Today we were planning to go looking at the touristy things in town but when I went to start the car, nothing! The battery was flat so on the phone to call the RAA/NRMA. About 20 minutes later the RAA van turns up and the mechanic checks the battery and the alternator and reckoned the alternator was shot because of a leak from the power steering connection right above it. I had a similar problem with the battery whilst we were in Cobdogla in November and at the time the guy said the steering pipe had a small leak and could damage the alternator. Karma? Well, I was going to get it fixed as soon as we got home but now it looks like we are getting the car repaired here in Broken Hill. The car was put on the tray and taken away to the repair shop. Luckily, all the parts were obtainable here in town so it should be repaired today. Meanwhile we headed off in Sue's Prado to the Lode line Memorial on a mullock hill that overlooks the city. We spent an hour there looking at the memorial to all the miners that lost their life in the mines here over the years. Then it was into town for some lunch. After lunch we drove to the Pro Hart Gallery and spent some time there looking at all the paintings that were there. A very impressive collection. Pro Hart died in 2006.
Back to the van park and await the call from the repairer which came around 4pm. The car was all fixed and should get us back to Adelaide!!
Friday 15th June - Day 16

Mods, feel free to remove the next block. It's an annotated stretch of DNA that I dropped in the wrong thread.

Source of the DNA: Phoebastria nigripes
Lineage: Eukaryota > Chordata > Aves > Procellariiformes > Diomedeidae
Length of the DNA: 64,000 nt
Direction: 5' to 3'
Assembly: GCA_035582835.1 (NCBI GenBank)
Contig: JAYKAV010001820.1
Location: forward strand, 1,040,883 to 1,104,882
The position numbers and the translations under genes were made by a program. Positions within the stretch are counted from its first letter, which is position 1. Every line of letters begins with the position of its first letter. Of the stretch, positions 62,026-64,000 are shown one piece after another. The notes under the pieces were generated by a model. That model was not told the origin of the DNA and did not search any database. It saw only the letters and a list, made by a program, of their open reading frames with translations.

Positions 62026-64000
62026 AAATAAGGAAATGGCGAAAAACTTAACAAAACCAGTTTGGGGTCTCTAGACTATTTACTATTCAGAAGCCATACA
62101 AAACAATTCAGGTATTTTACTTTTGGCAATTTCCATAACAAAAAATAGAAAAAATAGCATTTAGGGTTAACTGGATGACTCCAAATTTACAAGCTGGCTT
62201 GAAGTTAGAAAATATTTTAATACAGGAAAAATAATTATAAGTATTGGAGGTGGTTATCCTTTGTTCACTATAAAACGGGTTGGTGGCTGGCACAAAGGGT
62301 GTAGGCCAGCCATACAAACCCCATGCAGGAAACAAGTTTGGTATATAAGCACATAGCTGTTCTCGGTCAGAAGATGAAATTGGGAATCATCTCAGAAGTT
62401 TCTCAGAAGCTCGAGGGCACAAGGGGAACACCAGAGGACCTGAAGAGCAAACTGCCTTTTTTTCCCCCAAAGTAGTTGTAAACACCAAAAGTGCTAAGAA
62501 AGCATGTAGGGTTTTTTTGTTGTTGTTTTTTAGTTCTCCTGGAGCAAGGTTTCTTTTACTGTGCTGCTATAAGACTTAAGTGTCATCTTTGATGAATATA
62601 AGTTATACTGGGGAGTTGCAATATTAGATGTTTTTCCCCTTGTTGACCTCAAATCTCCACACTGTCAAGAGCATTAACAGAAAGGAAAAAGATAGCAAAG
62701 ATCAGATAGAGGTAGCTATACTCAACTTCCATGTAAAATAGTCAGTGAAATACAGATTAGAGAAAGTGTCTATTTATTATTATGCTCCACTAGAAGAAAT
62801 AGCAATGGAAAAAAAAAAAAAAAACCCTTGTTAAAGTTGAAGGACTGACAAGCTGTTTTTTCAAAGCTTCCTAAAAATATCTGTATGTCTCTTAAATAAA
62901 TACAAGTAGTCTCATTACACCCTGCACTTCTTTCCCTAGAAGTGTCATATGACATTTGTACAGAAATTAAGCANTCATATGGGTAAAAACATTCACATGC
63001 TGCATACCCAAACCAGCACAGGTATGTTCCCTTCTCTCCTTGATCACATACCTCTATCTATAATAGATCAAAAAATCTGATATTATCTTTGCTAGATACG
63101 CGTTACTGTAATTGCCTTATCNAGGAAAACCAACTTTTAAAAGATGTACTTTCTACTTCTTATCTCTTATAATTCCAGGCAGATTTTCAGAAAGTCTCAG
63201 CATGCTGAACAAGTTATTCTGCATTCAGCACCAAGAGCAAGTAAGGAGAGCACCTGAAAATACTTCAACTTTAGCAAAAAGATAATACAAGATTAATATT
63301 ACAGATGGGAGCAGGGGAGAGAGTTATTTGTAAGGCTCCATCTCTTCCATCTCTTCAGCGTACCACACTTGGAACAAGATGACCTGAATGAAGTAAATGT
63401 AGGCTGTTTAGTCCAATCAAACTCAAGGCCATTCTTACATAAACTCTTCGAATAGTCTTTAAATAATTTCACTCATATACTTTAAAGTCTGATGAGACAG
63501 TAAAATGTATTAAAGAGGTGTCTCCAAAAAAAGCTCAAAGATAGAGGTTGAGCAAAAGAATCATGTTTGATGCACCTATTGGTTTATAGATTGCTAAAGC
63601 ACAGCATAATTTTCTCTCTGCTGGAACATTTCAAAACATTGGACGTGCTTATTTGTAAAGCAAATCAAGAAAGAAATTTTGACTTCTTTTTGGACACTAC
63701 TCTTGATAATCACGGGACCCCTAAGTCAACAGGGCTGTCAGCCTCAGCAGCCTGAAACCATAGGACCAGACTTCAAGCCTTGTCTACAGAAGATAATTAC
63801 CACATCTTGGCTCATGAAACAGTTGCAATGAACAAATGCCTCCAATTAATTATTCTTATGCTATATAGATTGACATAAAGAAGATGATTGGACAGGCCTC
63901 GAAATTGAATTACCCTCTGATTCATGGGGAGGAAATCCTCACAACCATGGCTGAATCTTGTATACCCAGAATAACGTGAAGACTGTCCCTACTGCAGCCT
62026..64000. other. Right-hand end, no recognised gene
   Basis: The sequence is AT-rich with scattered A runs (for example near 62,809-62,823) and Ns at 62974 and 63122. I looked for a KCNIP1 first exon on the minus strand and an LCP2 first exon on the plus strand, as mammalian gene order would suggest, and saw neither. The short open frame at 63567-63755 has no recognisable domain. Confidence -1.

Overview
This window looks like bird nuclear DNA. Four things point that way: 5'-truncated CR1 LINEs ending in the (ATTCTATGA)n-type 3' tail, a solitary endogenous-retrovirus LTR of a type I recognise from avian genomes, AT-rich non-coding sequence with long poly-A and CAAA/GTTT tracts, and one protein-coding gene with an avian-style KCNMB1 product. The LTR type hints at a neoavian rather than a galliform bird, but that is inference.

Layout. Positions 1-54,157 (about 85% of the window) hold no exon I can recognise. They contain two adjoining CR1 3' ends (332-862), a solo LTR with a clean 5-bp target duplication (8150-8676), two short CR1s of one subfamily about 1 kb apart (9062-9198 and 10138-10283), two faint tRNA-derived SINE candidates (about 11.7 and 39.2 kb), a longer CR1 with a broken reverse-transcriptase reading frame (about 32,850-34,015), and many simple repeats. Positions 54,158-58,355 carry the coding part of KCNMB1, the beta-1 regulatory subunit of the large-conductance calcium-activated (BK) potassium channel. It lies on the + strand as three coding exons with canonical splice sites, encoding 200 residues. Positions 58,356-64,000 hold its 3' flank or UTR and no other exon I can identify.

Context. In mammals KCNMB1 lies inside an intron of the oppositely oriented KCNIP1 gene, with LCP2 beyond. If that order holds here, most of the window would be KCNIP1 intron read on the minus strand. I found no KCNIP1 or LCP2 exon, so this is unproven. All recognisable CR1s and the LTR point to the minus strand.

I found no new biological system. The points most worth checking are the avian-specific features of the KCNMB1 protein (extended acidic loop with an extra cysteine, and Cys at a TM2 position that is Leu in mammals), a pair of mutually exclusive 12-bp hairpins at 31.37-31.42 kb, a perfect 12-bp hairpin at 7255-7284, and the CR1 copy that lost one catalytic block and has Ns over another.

We went for a drive out to Silverton today stopping off at the Day Dream Mine for a tour of the above ground and underground mine shafts. Mining was the reason that Silverton sprang up in the first place, and its still possible to experience what life was like for men working in its heyday. The Day Dream Mine is located northwest of Silverton and about 20 kilometers outside of Broken Hill. Established in 1882, the mine attracted a sizable settlement which, while short-lived, boasted 500-odd residents at its peak, as well as the district's first smelters. While the settlement gave ground to Silverton and then Broken Hill, mining continued up until 1983. A miner's life consisted of twelve hour days, six days a week. Miners worked by Candle light which were held in holders known as spiders. Miners bought their own candles, picks and shovels. Mining method was mostly by hammer and tapping holes, then firing them. Miners did not leave the workings for firings. Pickey boys (Boys of 14-15 years old) would hand pick the ore after a firing, and bag it. Waste rock was carried back into the opening for back-fill. A miners living conditions were poor with the average life span only 40 years. Most miners suffered failing eyesight and respiratory diseases.